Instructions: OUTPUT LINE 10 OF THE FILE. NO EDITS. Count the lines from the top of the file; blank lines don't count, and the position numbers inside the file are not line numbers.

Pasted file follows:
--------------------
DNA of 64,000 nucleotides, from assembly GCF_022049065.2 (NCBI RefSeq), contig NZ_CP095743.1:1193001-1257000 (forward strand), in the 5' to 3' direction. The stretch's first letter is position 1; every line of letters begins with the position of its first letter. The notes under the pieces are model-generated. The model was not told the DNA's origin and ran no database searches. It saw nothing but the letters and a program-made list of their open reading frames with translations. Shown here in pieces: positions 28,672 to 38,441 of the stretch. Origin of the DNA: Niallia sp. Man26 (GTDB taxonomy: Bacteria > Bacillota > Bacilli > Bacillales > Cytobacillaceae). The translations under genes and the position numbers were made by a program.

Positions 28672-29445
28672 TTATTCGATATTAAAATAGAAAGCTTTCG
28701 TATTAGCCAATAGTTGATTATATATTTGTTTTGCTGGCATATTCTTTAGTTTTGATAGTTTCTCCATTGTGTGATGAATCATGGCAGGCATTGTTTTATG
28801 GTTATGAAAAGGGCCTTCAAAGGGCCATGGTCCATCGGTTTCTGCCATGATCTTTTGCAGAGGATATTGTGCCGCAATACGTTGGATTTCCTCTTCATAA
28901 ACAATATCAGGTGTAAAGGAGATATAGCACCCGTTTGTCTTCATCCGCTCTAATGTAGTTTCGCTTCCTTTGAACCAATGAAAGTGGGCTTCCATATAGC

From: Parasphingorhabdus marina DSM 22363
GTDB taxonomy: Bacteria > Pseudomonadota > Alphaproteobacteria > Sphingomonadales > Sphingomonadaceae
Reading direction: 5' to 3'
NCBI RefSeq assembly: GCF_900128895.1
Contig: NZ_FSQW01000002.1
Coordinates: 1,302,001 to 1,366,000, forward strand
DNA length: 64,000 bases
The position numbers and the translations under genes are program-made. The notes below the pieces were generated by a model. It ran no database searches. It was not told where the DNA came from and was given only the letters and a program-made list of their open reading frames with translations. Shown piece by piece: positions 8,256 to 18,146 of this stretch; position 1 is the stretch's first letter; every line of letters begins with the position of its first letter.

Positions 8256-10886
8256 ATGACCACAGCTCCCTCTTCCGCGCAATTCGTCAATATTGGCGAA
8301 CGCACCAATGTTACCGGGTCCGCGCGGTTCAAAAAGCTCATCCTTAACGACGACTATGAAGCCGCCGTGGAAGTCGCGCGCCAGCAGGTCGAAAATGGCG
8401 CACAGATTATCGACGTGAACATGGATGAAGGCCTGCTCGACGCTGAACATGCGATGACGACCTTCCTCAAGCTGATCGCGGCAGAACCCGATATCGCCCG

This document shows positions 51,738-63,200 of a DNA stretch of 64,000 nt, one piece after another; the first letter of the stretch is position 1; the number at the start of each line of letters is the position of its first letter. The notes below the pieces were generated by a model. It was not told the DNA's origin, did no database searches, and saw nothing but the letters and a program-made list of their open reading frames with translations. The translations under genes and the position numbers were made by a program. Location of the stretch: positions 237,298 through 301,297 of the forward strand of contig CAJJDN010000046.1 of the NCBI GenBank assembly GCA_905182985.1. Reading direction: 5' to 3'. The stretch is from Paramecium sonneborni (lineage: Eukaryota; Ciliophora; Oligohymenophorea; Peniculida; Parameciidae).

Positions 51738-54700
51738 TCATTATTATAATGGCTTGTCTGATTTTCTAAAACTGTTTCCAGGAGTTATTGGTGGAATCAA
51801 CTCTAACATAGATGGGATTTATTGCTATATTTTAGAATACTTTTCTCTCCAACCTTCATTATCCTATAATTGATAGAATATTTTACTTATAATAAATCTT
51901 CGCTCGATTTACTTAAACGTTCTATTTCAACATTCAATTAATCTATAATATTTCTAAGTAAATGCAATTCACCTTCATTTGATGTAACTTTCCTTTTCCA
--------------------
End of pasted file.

NCBI RefSeq assembly: GCF_900128895.1